Close to midnight, they called the local news station and left messages. They said things like, “Satan likes cheesecake,” and, in a creepy small child’s voice for which one of them had a questionable talent, “I like Satan.” Then they immediately hung up the phone and laughed so hard they fell down on the floor.

Fourteen years later, a tacky book called Weird Florida would refer to School Number Four as “Devil’s School” and say, “The most realistic claim about the school building, which has sat abandoned for many years, is that it was used for devil worship. Attesting to this claim is the satanic graffiti that was once scrawled on the walls.”

Though he came back to School Number Four with other friends, that first night was the First Night. He finished First Night by writing poems alone in his room about black rain and black flowers.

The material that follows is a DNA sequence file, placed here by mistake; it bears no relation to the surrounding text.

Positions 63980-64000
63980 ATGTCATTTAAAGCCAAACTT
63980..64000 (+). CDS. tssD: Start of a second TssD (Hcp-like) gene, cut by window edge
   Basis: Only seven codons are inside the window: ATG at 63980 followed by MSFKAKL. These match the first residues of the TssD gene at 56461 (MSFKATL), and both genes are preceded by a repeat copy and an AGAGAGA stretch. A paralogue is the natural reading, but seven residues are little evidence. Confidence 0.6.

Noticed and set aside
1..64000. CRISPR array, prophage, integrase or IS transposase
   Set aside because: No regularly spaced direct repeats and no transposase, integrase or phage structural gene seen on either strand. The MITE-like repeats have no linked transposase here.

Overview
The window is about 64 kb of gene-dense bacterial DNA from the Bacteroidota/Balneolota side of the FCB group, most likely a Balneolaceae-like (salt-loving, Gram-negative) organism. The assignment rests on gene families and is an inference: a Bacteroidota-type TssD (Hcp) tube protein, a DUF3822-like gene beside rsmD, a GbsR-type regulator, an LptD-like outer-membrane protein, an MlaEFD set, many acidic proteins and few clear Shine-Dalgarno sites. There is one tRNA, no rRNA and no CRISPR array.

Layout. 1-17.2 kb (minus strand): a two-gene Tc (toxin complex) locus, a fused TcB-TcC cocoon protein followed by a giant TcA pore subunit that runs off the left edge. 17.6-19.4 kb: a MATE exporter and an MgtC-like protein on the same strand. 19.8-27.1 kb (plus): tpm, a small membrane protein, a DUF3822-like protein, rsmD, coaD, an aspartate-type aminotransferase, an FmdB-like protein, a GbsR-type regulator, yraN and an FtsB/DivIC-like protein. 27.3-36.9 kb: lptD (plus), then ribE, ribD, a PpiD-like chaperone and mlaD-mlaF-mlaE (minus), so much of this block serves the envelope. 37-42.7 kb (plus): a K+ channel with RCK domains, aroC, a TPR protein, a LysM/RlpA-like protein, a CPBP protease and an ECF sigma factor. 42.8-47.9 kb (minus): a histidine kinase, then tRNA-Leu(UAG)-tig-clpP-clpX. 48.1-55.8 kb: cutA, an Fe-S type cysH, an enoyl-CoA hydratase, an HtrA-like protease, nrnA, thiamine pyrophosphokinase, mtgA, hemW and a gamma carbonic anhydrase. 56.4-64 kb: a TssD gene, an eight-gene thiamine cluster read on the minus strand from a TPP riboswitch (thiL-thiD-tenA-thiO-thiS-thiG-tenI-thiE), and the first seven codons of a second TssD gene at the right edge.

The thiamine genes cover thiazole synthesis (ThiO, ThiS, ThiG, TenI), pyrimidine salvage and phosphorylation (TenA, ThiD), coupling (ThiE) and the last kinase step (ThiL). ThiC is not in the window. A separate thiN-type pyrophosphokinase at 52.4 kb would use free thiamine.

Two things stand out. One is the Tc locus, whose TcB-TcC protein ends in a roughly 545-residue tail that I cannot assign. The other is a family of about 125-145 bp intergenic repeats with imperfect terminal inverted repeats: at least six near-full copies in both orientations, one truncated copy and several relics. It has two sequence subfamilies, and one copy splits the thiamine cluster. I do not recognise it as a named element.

The great windows of the face of the building were boarded up like eyes that now could only look inward.

He looked for the hanging body, but he saw the girl in the peasant skirt with her long, long hair tucked behind her ears.

Even the stairs inside the building were colossal. Later, he could not tell by looking back just when the girl in the long peasant skirt had begun to hold onto his arm with both of her sweet and innocent hands.

What he remembered about the grand stairs sweeping up stories within the body of the school was mostly the fact that the girl in the peasant skirt held tightly onto his arm. He didn’t think whether if any other boy had been present, she might have held onto his arm too. He didn’t think of any other boy. He didn’t think of any other girl.

Something in him had already thought for years it was ready to love a girl for the rest of his life. Something in him had already waited for a girl in a peasant skirt to hold tightly to his arm on the grand stairs of an abandoned building. Something in him already understood that the ceremony was about to begin. Something in him had already needed a night that would end with his writing naïve poems about black rain.

For a long time afterward, he thought he loved her. Can any of us say for sure that he didn’t?